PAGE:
Verizon Disappoints on Wireless Subscriber Numbers

Verizon disappointed Wall Street and the stock ended Friday down - the company didn't add subscribers as fast as expected. Today's results were the flip side of AT&T's success yesterday - the launch of the iPhone 4, exclusive to Apple . Verizon reported a net addition of 584,000 contract customers, fewer than expected and fewer than AT&T's(T) net addition of 745,000 customers. Despite not having the iPhone, thanks to the successful Android launch, Verizon is still the nation's largest wireless carrier with 93.2 million customers.


Excluding one-time charges Verizon earned 56 cents per share, beating Wall Street expectations by 2 cents a share. Operating revenue fell 3 percent to $26.5 billion, though it was still a hair more than analysts expected. Verizon is earning more per subscriber -- monthly data revenue per user rose 17.6 percent to $18.20, with some of the highest margins in the industry.

Bernstein Research analyst Craig Moffett issued a report titled "A Glimpse into Live after FiOS" that shines the spotlight on Verizon's wireline business. Despite all the attention on smartphones, Moffett wisely reminds readers that Vodafone owns 45 percent of Verizon Wireless, so investors in Verizon should pay close attention to the wireline business. The enterprise business is recovering - down just .8 percent after dropping 6.2 percent a year ago. The rest of the wireline business saw revenue drop 5.2 percent, the steepest decline in almost two years. Moffett also warns that FiOS expansion "has slowed to a crawl."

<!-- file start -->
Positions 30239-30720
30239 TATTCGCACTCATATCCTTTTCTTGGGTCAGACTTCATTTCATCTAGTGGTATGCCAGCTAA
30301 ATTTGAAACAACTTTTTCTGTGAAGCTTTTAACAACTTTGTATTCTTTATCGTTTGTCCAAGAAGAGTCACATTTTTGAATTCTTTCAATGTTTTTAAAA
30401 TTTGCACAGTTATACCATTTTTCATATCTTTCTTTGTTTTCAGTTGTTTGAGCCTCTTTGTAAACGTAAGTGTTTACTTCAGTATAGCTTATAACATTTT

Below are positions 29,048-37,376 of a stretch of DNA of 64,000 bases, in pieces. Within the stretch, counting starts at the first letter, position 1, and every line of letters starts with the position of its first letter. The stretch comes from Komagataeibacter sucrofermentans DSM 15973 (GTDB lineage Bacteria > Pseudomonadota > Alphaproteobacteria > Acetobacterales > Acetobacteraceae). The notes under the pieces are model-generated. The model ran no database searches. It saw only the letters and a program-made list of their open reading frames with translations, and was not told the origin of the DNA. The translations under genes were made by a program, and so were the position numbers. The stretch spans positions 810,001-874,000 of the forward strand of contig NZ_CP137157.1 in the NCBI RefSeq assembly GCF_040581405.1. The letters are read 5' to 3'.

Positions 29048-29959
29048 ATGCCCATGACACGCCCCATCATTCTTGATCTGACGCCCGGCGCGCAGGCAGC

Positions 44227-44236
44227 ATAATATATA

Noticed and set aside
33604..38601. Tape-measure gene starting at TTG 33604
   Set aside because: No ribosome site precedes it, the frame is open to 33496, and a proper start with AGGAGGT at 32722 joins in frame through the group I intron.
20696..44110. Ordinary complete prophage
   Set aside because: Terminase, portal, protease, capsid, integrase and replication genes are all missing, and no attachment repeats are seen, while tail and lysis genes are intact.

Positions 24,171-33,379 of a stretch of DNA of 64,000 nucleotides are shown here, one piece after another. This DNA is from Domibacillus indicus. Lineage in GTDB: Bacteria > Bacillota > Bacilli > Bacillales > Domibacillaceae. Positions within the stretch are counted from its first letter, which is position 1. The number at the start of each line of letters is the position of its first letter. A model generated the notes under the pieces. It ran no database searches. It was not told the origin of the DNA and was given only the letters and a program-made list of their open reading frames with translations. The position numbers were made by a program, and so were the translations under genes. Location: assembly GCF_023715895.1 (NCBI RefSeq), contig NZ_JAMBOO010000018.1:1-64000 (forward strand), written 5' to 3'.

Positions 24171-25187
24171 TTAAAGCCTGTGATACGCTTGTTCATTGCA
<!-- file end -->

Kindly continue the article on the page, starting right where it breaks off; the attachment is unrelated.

The outlook for the rest of the year is improving, much like it is at AT&T: Verizon says earnings in the second half of the year will be 5 to 10 percent higher over the first half of the year. But Verizon's CFO said the wireless units would add 550,000 to 600,000 net new monthly bill paying subscribers in the current quarter. A year ago it added 1.2 million subscribers, so Wall Street see that target as a disappointment, especially since the fourth quarter is traditionally strong.

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